Great Dodd

Published 28 May 2014

Great Dodd seen from Watson's Dodd

The plan was to go to Helvellyn. The plan didn’t happen. Instead I went up White Side, then to Raise and did three Dodds… The final Dodd was great!

I can’t tell you much about what I learned during my high school education. It’s all a bit of a blur in the twenty years it’s been since I departed from West Hill High School for Boys in Stalybridge. I learned enough to get myself some good grades, and that was that. What I actually learned, well that is another.

The odd thing does stick in the memory though. Having to draw a plan of a petrol station in Graphical Communication. A class enacted courtroom scheme putting Lee Harvey Oswald on trial. And a certain Geography lesson where we were given a section of Ordnance Survey map, and told how it all worked. Contours, landmarks, where the trees were, and where the bracken and marsh began.

And to check how well we’d understood it all, we were given some polystyrene, some plaster of Paris and some paint, and told to go off and make a 3D representation of the piece of map.

The map had a hill on it; that much I can remember. And some fields, and some stones. And that was that. Don’t ask me what happened to the model. Perhaps we weren’t allowed to take it home. Or perhaps I didn’t see it as particularly relevant to anything. Yet it must have been the first time I’d ever used an Ordnance Survey map in anger; to understand what it all meant. And I sometimes look back on that lesson and wonder just what hill it was.

The summit of Great Dodd

Chances are, it was some fake fell, created by a keen cartographer to give school children something to do. But I like to think it was somewhere special. Perhaps a favourite spot of the teacher.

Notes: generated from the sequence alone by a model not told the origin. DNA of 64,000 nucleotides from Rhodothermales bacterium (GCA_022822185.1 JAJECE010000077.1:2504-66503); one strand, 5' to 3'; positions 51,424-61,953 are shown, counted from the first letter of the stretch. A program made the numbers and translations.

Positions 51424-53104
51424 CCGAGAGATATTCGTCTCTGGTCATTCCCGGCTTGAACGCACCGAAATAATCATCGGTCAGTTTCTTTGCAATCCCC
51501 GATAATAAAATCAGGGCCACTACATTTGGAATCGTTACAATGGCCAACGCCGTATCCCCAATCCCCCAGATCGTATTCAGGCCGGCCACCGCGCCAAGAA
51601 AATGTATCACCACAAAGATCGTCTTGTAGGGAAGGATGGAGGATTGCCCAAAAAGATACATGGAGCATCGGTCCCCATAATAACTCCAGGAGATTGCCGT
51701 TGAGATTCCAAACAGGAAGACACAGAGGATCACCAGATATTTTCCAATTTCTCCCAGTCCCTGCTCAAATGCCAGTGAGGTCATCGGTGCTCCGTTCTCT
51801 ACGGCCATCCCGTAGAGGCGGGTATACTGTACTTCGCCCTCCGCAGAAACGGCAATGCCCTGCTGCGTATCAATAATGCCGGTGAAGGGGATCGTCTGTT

What I do know is that it wasn’t Great Dodd. On the map, Great Dodd doesn’t look much. It’s just a series of contour lines in the middle of a vast expanse. To be fair, it didn’t look that much on the ground either.

Was Great Dodd the greatest of all the Dodds? I wasn’t sure. Put my photographs of each of the Dodds in front of me, and I’m not entirely sure I could even tell them apart; they’d all rather blurred into one. My walk over from Watson’s Dodd was just a case of following another grassy path over a mile, and then suddenly realising I’d managed to make it to the top of the fell. Great Dodd’s summit wasn’t even that pronounced; just a small lump on the fell, with a simple shelter stuck on it on top.

But like it’s compatriots, what Great Dodd lacked in presence, was more than made up by the view it provided. All around where mighty fells; all the more for me to explore on another day. Preferably when the snow had gone.

Cairn on the top of Great Dodd

I sat in the shelter, which, as Wainwright ruefully noted, was not actually at the very top of the Dodd. With my trusty Pictorial Guide in my hand, I began to scan the skyline, looking for those future adventures. And wondering when I’d do them all. Great Dodd was my 36th Wainwight; I still had many more to go.

No more on that day though. Looking through the pages, I studied the map for the final fell on the ridge. Clough Head was two miles away, which was easily doable. However descending down from it would take me on a route that then would require me to walk several miles to get to any bus stop at all, yet alone one which would take me back to Ambleside. Alternatively I could call it quits, and head down Great Dodd’s western flanks, in order to get me to the main road near Thirlspot.

No surprise which option I went for. For like Helvellyn, which I’d failed to do several hours earlier, Clough Head would still be there on another day. Just another fell on the todo list. It’s time would come. But for now, there was a bus stop to get to.

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